- 2019 National Women's Conference
- 25 October 2018
Conference is aware that a stillborn baby is one who has died before or during birth and at or after 24 weeks of pregnancy. Unfortunately; this is not a rare tragedy as around 15 babies die before, during or soon after birth every day in the UK. Sadly, this equates to 1 in 225 babies each year, yet there is little spoken of this tragedy and of the mothers’ maternity rights in these circumstances.
Conference notes that after stillbirth, employees who have given the correct notice are entitled to 52 weeks’ Maternity Leave. They may also be entitled to Statutory Maternity Pay (SMP) or Maternity Allowance (MA) depending on their level of earnings. However this information is not widely available and both employers and employees may not be aware of these rights.
It is also estimated that 4.2 million women in the UK are living with depression associated with stillbirth and that this will have an impact on their mental health within the workplace. Further, Conference is aware that with the decline in Mental Health Services, women are often unable to access the right services at the right time.
Conference is aware that it can be difficult for a woman to think about practicalities and finances after their baby has died, however knowing about their entitlement in these circumstances would allow more quiet time to grieve before returning to work.
Conference welcomes the UNISON guidance ‘Pregnancy, Your Rights at Work’, however we note that there is no mention of the rights of a mother who has had a stillbirth. We would also welcome further guidance and support for UNISON Branch Women Officers and Welfare Officers so they understand the issues and know where to signpost mothers for help and support.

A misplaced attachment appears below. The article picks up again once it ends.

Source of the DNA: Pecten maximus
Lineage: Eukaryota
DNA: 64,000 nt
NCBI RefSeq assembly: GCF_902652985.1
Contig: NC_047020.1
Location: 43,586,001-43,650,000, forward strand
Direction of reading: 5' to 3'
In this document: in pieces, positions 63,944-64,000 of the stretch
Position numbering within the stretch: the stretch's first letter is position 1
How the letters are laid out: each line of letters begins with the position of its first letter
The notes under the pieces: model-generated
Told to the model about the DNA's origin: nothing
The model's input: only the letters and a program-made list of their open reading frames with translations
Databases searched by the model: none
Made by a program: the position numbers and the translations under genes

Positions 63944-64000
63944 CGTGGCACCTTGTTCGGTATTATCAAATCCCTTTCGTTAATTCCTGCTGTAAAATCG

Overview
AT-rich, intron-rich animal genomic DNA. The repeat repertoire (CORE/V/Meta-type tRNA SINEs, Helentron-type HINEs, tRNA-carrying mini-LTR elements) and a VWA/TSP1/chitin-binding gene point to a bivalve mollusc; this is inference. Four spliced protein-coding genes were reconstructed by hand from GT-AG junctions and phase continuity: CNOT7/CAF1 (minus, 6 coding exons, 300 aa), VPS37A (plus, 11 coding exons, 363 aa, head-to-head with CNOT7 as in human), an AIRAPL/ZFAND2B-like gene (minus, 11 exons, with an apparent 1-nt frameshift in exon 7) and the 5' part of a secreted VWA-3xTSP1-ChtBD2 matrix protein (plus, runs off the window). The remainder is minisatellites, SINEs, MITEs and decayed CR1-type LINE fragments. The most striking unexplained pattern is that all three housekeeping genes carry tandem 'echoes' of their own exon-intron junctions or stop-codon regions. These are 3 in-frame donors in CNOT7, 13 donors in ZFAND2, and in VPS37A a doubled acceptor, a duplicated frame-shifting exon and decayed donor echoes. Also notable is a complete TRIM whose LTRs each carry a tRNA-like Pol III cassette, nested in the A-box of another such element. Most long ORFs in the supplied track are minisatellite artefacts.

Therefore; Conference calls upon the National Women’s Committee to:
• Review and update the UNISON guidance ‘Pregnancy Your Rights at Work’ to ensure women members know what they are entitled to if they have a stillbirth and to signpost them to the relevant and appropriate stillbirth Charities.
• Provide information and guidance to Women and Welfare Officers to enable appropriate support for women members in the workplace who have experienced a stillbirth.
• Encourage regions and branches to negotiate improvements in workplace maternity policies, which include the rights of women who have a stillbirth and to signpost employers to guidance produced by relevant and appropriate Stillbirth Charities and to;
• Lobby politicians to improve bereavement care and mental health services for women who have experienced Stillbirth.
• Report back to Conference 2020